# Profit Maximization

**Topics:**Profit maximization, Marginal cost, Microeconomics

**Pages:**2 (488 words)

**Published:**December 7, 2012

Marginal revenue is the change in revenue which comes from the sale of an additional unit of output. The relationship with total revenue is that total revenue is used in the formula to calculate marginal revenue. A company can calculate marginal revenue by dividing the change in total revenue with the change in output quantity. Because of demand, as production quantity increases the revenue per unit will decrease.

On the other hand, marginal cost is the change in the total cost that comes from the production of one more unit of good. To calculate marginal cost, a company would divide the change in total cost by the quantity produced in that period. Keep in mind, that at a certain level of production, it might cost more to produce an additional unit than the previous.

Profit is the financial return that companies and entrepreneurs strive to achieve. It can be calculated by total sales less total costs. A loss occurs when costs are greater than the sales. Most companies have to deal with losses in the first few years of operation.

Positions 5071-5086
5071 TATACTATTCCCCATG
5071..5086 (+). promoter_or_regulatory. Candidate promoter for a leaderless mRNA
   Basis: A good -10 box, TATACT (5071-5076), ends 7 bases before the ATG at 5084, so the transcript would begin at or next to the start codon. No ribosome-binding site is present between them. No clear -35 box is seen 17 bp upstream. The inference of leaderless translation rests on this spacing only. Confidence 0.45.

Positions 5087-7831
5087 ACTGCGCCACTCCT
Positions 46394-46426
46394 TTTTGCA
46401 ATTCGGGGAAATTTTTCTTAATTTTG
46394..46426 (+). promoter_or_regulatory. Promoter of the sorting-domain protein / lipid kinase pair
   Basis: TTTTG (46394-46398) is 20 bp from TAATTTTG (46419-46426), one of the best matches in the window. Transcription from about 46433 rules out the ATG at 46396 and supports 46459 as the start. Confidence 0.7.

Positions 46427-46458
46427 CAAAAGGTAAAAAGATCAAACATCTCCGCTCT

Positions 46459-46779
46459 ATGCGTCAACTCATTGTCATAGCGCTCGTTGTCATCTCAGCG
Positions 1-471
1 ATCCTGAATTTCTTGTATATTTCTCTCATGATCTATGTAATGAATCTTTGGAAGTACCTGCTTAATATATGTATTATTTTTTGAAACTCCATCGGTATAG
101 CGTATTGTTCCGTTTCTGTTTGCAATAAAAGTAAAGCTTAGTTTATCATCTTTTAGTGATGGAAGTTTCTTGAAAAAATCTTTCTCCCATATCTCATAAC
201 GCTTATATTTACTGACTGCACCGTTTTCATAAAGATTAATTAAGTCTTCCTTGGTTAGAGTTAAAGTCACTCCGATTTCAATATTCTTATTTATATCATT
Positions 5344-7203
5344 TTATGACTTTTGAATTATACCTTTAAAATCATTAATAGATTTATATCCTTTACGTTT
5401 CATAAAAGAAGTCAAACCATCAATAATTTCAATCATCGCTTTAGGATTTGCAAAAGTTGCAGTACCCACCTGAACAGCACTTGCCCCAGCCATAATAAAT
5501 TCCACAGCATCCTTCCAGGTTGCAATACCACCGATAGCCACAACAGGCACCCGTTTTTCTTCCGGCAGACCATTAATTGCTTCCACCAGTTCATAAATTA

The goal of every firm is to maximize profit. Since total revenue and total cost are both a function of quantity, the goal is to find the quantity of production that will maximize profit. This would occur at a quantity where total revenue less total cost is the greatest. One can also look at profit maximization as a relationship between marginal revenue and marginal cost. Profit maximization occurs at a quantity where marginal revenue equals marginal cost, that is, marginal profit is zero. At this quantity, the company is maxed out on how many units it can produce and sell before it starts losing money.

If marginal revenue is greater than marginal cost, then a profit-maximizing firm will produce that extra unit because it will give an increase in total profit. Even though the profit per unit sold is diminishing, the company is still making money. Of course, there are other factors that go into...

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